LVIV — What a difference a free trade pact makes.
This city’s annual two-day forum, “Lviv is the Factory of Europe,” clocking nearly 1,500 participants last month.
That was five times as many as last year -- when Ukraine had no free trade pact with the EU. “It is five times as many as last year and, in total, equal to the number of all previous forum participants over 15 years,” Roman Matys, head of Investment Policy for Lviv Region. With 2.5 million inhabitants, Lviv Region has two thirds of Ukraine’s border with Poland. The participation boom indicates that foreign investors are looking at Lviv as a launch pad for low cost assembly for the EU.
Foreign factories in Lviv region
“This is the right time and the right place to invest in Ukraine,” Ukraine’s president Petro Poroshenko, said Thursday before inaugurating a new division of Bader Ukraine, a German car upholstery producer. It will produce leather interior kits for Audi and BMW cars. Located 20 km west of here, the factory is on the M10, a major highway to Poland.
“Commodities produced in Ukraine are not subject to taxation on the European market,” the President said of the free pact that went into effect last January. “This brings investments to us. Investors vote for a free and independent Ukraine with their money.” The factory will employ 1,700 workers, paying a monthly wage of about $310, said Oleh Syniutka, Chairman of Lviv’s Regional State Administration.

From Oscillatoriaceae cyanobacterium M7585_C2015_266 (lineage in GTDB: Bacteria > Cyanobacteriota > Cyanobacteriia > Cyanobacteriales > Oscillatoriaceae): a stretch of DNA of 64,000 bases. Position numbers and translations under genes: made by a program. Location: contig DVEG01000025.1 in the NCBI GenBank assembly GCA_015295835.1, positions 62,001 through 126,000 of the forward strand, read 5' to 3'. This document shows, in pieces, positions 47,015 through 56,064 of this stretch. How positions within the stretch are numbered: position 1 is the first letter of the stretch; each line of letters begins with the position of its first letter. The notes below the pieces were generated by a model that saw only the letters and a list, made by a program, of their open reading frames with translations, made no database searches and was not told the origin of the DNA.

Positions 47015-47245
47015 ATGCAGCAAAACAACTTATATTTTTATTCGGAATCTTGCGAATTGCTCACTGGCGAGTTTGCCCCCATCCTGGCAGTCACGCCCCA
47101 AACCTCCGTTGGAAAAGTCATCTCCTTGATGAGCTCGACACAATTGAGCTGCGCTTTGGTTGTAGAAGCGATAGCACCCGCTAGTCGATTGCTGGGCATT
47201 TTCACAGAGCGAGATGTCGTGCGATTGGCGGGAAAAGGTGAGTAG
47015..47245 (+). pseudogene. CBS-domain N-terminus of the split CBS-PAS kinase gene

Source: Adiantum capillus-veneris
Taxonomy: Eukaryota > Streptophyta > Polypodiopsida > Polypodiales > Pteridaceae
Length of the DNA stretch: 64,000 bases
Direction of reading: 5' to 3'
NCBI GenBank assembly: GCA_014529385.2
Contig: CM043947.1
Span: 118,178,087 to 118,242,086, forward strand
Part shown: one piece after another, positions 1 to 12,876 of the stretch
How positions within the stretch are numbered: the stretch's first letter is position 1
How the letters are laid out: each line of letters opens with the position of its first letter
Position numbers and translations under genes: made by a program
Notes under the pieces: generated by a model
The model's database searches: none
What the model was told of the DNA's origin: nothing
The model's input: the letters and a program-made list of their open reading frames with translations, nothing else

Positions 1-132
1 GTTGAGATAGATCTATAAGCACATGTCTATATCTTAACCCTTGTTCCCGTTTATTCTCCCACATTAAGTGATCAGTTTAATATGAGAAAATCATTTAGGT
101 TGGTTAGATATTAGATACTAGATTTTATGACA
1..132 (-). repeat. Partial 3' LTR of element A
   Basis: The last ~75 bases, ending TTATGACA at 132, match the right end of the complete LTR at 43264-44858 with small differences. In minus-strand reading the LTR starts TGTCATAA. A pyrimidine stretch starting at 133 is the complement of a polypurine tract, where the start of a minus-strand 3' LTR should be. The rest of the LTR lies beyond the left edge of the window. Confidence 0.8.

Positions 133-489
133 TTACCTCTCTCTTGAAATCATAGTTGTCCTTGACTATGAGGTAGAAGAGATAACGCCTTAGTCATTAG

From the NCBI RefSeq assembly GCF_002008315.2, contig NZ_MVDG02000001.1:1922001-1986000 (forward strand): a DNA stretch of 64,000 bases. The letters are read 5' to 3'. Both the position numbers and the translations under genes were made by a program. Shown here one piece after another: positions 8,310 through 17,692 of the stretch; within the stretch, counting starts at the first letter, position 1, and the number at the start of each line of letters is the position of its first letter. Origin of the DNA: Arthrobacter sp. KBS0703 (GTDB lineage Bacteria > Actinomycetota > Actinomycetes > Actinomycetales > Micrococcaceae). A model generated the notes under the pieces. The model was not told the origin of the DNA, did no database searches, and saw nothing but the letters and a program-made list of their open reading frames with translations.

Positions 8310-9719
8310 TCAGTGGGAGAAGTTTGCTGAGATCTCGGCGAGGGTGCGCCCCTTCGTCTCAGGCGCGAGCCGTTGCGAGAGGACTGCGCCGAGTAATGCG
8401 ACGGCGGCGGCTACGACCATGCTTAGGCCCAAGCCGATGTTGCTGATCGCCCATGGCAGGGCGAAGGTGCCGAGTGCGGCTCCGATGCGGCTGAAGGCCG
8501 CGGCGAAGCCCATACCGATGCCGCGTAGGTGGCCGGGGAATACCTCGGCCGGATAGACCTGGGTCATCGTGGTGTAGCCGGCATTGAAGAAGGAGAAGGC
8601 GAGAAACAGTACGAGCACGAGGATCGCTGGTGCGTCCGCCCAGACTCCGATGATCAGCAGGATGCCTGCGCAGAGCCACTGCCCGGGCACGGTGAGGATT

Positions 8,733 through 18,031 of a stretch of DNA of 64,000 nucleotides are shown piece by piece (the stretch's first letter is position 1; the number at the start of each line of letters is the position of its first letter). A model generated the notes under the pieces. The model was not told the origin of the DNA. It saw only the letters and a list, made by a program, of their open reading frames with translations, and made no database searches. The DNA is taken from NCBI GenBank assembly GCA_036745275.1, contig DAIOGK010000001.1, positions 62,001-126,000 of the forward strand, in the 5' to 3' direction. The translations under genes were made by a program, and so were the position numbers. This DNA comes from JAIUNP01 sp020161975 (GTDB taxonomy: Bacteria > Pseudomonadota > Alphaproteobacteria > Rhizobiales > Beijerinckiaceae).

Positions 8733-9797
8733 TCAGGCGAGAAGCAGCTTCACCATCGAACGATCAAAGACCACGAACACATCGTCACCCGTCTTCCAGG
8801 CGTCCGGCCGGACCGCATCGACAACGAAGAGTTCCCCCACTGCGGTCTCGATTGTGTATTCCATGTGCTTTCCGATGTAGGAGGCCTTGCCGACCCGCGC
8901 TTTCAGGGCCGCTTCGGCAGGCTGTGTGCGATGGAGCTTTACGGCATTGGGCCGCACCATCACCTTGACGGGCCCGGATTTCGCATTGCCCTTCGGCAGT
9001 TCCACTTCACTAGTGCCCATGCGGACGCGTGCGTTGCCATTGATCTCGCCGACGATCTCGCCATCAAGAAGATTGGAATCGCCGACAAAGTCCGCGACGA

In North America, ‘American’ cars are really ‘NAFTA’ cars, with parts made in Canada and Mexico, members of the North American Free Trade Agreement. Western Ukraine is starting to play this role for the EU.“Everybody believes that Audi and Volkswagen are producing in Germany, but they are mistaken,” continued Syniutka. “The biggest part of its production belongs to Ukraine.”
Nexans, a French cable producer for Audi and Volkswagen, recently entered Lviv region and is investing $3.1 million in Brody, a city 100 km east of here. The factory is to open next year and employ 2,000 workers.
Earlier this year Fujikura, a Japanese company, opened two car parts factories west of Lviv city, just off a highway to Poland. It is recruiting 1,800 additional workers.
Leoni, a German company, employs 5,000 workers at a car parts factory in Stryi, a Lviv city two hours by truck from the Polish border.
Roads and locomotives
At the Forum, investors complained about bad roads in Ukraine and problems with customs. Ease and transparency navigating customs is an essential way to facilitate cross-border commerce between nations. So are well-maintained roads. Ukraine’s were ranked one of world’s worst, according to the World Economic Forum rating.
Government officials said help is on the way. “New highways will be built in the next four to five years with $40 billion in investment from the European Commission and the Ukrainian budget,” promised Volodymyr Omelian, Ukraine’s Minister of Infrastructure.